There are still limited options available for fully immersive and interactive VR on the consumer market. Of those that were looked at, HTC VIVE offered the richest experience with the best 360' tracking at room scale.
This headset is the closest we can get right now to a Star Trek-style holodeck. -- GEARBRAIN.COM
Arts Classes - Google Tilt Brush
As the VR equipment has been on tour, the focus has been on placing it in secondary school visual Arts classes throughout the RCDSB. Typically, all students are given an opportunity to try and experiment in the space during class time and then a few will really start to develop fine works of art beyond the initial introduction. During the class time, students are able to see what is being done in Tilt Brush by viewing the developing work being projected to a nearby wall. This allows for more immediate feedback from teachers and peers while the work is being created. Indeed, students have been able to collaborate on elaborate artworks this way.
Life Skills Class - Google Tilt Brush
One of the most interesting applications for VR and an area that some preliminary research has already been done is in the area of Special Education. So far, the available research (Ludlow, 2015) suggests that the focus has been on experiencing calming environments such as a virtual tropical beach setting, or job preparation through simulated work. Google Tilt Brush enabled the Life Skills students at MVD an opportunity to move beyond passive consumption and build on established visual art skills in the virtual space. It really didn't take long for students to fully understand the basic functionality of Tilt Brush - selecting brush type, colour, and size and moving around the 3D space to build their artwork.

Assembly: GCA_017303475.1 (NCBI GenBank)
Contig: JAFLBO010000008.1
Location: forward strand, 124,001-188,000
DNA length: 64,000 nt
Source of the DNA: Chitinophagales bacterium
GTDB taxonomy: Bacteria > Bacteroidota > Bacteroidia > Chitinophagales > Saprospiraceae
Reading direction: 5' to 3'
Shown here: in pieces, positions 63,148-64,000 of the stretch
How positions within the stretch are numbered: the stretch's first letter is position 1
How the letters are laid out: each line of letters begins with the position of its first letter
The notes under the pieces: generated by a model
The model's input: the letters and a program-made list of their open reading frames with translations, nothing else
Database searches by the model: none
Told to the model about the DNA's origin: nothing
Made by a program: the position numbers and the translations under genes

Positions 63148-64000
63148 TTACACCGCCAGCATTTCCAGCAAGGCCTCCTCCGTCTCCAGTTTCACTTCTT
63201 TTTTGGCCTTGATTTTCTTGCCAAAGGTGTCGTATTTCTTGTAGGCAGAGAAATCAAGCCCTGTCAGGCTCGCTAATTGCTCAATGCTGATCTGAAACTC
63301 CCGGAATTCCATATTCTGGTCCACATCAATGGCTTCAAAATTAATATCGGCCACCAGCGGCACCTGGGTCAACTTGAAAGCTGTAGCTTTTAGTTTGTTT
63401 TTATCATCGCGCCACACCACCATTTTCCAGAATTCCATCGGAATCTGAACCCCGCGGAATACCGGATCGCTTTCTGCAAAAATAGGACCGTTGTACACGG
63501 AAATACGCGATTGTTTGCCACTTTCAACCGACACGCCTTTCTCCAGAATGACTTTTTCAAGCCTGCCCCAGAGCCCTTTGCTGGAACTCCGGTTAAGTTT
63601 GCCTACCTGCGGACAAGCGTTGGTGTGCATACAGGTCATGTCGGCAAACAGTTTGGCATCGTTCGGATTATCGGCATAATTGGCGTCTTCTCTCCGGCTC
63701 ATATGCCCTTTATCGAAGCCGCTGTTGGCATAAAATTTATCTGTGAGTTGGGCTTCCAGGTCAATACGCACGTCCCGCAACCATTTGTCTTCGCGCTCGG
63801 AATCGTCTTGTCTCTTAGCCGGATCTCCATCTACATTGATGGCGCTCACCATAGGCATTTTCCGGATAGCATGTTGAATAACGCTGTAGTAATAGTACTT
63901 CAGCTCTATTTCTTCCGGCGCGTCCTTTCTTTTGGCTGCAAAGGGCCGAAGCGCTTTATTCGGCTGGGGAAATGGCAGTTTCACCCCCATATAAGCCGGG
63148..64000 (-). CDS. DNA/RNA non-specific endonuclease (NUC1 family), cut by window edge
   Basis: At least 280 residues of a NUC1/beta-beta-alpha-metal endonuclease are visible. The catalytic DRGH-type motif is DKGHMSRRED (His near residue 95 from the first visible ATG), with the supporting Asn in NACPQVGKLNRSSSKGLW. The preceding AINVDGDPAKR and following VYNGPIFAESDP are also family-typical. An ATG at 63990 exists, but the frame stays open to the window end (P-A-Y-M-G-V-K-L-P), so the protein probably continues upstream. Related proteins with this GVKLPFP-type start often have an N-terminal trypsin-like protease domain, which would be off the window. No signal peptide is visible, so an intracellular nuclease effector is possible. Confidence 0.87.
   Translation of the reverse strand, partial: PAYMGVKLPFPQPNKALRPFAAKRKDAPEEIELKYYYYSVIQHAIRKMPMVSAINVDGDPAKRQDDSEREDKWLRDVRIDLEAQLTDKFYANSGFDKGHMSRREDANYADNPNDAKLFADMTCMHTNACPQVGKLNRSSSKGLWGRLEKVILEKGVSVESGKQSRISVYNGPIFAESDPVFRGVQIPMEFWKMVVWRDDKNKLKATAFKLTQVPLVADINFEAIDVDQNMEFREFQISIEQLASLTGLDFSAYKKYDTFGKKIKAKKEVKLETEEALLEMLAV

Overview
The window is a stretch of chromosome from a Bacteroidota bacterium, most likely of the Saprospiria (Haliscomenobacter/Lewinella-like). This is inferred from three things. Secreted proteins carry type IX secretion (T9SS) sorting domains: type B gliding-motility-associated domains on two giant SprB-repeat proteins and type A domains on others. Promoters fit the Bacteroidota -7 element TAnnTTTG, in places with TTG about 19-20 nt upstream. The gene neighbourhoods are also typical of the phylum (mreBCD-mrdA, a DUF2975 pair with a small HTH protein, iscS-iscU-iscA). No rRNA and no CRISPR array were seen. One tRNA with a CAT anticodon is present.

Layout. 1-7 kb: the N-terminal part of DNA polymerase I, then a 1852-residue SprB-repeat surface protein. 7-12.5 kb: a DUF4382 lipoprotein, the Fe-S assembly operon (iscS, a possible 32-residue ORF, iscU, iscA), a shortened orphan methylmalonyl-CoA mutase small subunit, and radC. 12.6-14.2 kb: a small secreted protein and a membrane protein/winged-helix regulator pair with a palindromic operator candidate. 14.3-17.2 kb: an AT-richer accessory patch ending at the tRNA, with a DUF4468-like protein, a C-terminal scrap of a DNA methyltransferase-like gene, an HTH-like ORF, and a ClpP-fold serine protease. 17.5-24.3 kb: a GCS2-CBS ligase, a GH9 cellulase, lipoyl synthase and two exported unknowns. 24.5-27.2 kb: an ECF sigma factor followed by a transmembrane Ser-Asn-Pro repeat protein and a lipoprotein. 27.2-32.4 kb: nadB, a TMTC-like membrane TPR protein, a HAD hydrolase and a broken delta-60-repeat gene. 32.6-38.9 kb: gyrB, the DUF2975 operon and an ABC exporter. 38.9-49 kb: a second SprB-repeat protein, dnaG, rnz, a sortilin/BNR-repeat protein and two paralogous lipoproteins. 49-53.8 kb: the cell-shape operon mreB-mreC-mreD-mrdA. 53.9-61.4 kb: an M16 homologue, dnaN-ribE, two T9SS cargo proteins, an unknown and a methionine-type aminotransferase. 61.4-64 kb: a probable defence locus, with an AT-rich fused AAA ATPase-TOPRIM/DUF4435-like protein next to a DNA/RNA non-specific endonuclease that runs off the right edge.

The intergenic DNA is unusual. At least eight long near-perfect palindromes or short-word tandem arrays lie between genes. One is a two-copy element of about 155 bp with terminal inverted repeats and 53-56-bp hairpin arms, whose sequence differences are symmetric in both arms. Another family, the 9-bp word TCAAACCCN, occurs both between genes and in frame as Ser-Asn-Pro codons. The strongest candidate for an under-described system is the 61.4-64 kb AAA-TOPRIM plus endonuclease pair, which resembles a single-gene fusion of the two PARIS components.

Geography Class - Google Earth VR
A Geography class at MVD had an opportunity to explore the world in Google Earth VR. Students chose locations around the world that highlighted current geographic issues and visited those locations in the virtual environment. Students were able to experience cities, landforms, scale, and gain a geographic sense like never before. Because there is not a 'search' function built in, students must actually navigate to chosen locations - this lead to an amazing collaboration with students outside the headset. Outside students were able to search for and communicate to the VR user how to successfully navigate around the world, encouraging descriptive use of geographic language, both political and natural features, and enhance directional vocabulary.
Creating New Worlds
A student at MVD spent 5 hours creating this intricately detailed world. As a prospective post-secondary Arts students, this work can be submitted as part of a digital portfolio. All elements of this work were created by the student, right down to the delicate work of creating individual leaves and blades of grass.
Two FHS students collaborated on this piece over the course of a few days. Each contributed to the various elements they had discussed before entering the VR environment. By following along on the projected screen, they were able to provide immediate feedback and build on each others creativity.